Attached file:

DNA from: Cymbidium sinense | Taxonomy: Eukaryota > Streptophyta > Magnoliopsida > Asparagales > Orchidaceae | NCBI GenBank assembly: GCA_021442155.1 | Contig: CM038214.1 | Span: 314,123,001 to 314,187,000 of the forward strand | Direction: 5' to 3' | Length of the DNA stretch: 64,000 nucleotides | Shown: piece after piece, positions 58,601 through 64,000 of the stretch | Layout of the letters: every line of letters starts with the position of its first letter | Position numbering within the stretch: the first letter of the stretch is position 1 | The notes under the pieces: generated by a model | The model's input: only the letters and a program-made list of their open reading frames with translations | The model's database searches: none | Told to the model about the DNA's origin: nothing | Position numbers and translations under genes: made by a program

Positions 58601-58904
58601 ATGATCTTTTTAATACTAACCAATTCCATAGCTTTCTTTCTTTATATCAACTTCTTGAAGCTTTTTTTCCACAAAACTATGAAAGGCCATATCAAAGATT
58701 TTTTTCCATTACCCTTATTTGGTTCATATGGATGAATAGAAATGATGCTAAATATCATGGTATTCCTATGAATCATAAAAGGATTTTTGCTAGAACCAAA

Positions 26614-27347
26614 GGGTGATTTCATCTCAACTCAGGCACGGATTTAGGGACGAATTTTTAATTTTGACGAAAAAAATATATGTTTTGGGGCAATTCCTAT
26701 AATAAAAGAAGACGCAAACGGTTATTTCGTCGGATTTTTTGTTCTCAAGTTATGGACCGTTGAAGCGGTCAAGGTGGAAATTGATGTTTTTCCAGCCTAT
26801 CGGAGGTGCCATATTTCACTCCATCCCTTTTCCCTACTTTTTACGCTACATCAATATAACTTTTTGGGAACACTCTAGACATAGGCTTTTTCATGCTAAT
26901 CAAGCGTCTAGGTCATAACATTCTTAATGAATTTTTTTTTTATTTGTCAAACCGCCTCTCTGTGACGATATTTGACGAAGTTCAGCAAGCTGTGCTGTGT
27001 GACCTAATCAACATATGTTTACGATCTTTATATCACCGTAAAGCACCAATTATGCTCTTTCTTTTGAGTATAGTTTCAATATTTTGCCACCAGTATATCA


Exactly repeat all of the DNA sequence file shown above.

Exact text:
DNA from: Cymbidium sinense | Taxonomy: Eukaryota > Streptophyta > Magnoliopsida > Asparagales > Orchidaceae | NCBI GenBank assembly: GCA_021442155.1 | Contig: CM038214.1 | Span: 314,123,001 to 314,187,000 of the forward strand | Direction: 5' to 3' | Length of the DNA stretch: 64,000 nucleotides | Shown: piece after piece, positions 58,601 through 64,000 of the stretch | Layout of the letters: every line of letters starts with the position of its first letter | Position numbering within the stretch: the first letter of the stretch is position 1 | The notes under the pieces: generated by a model | The model's input: only the letters and a program-made list of their open reading frames with translations | The model's database searches: none | Told to the model about the DNA's origin: nothing | Position numbers and translations under genes: made by a program

Positions 58601-58904
58601 ATGATCTTTTTAATACTAACCAATTCCATAGCTTTCTTTCTTTATATCAACTTCTTGAAGCTTTTTTTCCACAAAACTATGAAAGGCCATATCAAAGATT
58701 TTTTTCCATTACCCTTATTTGGTTCATATGGATGAATAGAAATGATGCTAAATATCATGGTATTCCTATGAATCATAAAAGGATTTTTGCTAGAACCAAA

Positions 26614-27347
26614 GGGTGATTTCATCTCAACTCAGGCACGGATTTAGGGACGAATTTTTAATTTTGACGAAAAAAATATATGTTTTGGGGCAATTCCTAT
26701 AATAAAAGAAGACGCAAACGGTTATTTCGTCGGATTTTTTGTTCTCAAGTTATGGACCGTTGAAGCGGTCAAGGTGGAAATTGATGTTTTTCCAGCCTAT
26801 CGGAGGTGCCATATTTCACTCCATCCCTTTTCCCTACTTTTTACGCTACATCAATATAACTTTTTGGGAACACTCTAGACATAGGCTTTTTCATGCTAAT
26901 CAAGCGTCTAGGTCATAACATTCTTAATGAATTTTTTTTTTATTTGTCAAACCGCCTCTCTGTGACGATATTTGACGAAGTTCAGCAAGCTGTGCTGTGT
27001 GACCTAATCAACATATGTTTACGATCTTTATATCACCGTAAAGCACCAATTATGCTCTTTCTTTTGAGTATAGTTTCAATATTTTGCCACCAGTATATCA